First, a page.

ACTS 1:1–11:21: Highlighting the Growth and Expansion of the Early Christian Church

Acts 1:1–11:21 is a section of the New Testament book of Acts, which tells the story of the early Christian church and the spread of the gospel (the message of Jesus' life, death, and resurrection) after Jesus' resurrection and ascension into heaven. Overall, this section of Acts highlights the growth and expansion of the early Christian church and the challenges and opposition it faced as it sought to spread the message of Jesus to a wider audience.

What Was the Apostolic Age?

The phrase Apostolic Age is derived from ἀπόστολος, G693, (Ezra 7:14; Dan 5:24). Meaning: that period of Early Church history during the life and work of the original apostles, which extended from the day of Pentecost (c. A.D. 33; Acts 2, to the death of John, c. A.D. 100). The main sources for the period are the Book of Acts and the NT letters.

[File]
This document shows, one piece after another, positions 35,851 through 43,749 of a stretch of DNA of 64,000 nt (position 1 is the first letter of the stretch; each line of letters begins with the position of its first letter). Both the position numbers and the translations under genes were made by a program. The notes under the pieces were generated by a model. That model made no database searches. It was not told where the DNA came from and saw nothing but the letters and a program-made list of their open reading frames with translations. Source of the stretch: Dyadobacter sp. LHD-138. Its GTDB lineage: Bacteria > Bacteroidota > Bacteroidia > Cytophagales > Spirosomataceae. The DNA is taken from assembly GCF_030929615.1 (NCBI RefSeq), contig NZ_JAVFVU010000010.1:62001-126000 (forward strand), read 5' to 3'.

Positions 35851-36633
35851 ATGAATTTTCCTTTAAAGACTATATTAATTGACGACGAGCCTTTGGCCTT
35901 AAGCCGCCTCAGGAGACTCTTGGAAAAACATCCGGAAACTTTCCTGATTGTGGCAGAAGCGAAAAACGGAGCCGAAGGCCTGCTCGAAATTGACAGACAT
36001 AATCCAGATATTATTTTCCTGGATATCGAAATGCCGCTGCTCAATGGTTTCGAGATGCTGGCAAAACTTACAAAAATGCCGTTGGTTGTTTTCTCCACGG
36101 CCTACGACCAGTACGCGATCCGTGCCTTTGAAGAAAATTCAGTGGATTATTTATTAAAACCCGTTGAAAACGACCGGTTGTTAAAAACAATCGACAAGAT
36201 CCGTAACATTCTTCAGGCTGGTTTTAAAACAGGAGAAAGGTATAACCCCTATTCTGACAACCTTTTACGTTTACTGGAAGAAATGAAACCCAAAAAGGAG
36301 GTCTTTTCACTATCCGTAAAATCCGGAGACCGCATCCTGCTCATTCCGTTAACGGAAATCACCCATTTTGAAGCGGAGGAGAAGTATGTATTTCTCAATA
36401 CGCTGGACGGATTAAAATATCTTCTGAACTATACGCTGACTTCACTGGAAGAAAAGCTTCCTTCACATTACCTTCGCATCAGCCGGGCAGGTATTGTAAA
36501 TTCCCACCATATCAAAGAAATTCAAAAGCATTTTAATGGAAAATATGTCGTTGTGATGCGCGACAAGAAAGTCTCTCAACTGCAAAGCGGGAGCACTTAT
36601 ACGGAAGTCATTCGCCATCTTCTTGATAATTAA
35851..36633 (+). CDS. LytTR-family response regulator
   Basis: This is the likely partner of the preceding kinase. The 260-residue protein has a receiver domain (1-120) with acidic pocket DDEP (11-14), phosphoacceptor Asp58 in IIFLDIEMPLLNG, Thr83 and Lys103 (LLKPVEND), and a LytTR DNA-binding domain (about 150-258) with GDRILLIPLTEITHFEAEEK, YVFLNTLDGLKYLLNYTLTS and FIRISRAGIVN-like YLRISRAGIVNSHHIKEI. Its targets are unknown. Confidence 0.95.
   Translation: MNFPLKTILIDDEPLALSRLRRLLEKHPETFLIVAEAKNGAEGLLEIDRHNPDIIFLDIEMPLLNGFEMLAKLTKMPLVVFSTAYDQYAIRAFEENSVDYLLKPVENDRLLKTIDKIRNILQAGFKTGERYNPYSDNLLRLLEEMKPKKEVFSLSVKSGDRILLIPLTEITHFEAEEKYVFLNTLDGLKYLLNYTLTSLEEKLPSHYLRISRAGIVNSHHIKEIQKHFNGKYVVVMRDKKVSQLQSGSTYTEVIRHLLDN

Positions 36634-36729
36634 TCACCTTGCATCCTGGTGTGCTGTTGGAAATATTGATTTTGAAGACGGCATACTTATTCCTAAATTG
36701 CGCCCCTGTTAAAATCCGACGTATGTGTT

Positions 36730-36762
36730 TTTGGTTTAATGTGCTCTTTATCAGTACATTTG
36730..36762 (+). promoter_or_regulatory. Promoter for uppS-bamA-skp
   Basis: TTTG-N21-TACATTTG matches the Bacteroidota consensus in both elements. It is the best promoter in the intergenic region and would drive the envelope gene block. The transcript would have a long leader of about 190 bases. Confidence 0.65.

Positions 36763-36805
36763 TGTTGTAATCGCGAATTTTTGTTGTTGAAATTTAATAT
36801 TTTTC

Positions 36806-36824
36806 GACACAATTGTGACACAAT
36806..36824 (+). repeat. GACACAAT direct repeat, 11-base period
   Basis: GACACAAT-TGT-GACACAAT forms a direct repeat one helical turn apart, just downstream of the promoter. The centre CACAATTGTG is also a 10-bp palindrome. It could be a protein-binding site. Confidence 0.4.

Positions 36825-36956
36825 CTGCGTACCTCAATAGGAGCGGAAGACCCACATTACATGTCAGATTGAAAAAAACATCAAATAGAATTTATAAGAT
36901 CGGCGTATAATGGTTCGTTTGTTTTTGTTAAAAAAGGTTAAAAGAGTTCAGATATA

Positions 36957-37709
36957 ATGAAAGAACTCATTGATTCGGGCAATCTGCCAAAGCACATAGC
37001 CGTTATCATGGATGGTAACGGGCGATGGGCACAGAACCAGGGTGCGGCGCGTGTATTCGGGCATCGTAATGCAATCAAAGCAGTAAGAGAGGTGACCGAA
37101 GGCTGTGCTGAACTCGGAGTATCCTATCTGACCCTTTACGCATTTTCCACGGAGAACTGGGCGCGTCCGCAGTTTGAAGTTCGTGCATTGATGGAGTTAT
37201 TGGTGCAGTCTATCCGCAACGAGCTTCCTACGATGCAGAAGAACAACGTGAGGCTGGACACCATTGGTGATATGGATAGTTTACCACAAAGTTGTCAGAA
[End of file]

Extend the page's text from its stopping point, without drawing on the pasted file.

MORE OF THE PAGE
Paul’s Life and Character as Reflected in his Epistles

The epistles of Paul furnish a most valuable supplement to the narrative of his life as found in the Book of Acts. His language often reflects the time when he was “a blasphemer, and a persecutor, and injurious” (1 Tim. 1:13), and we see him carrying the same fiery zeal—tempered into a calm, steady flame of Christian love—into his missionary labors.

The Apostle Paul before His Conversion

We approach the apostle of the Gentiles who decided the victory of Christianity as a universal religion, who labored more, both in word and deed, than all his colleagues, and who stands out, in lonely grandeur, as the most remarkable and influential character in history.

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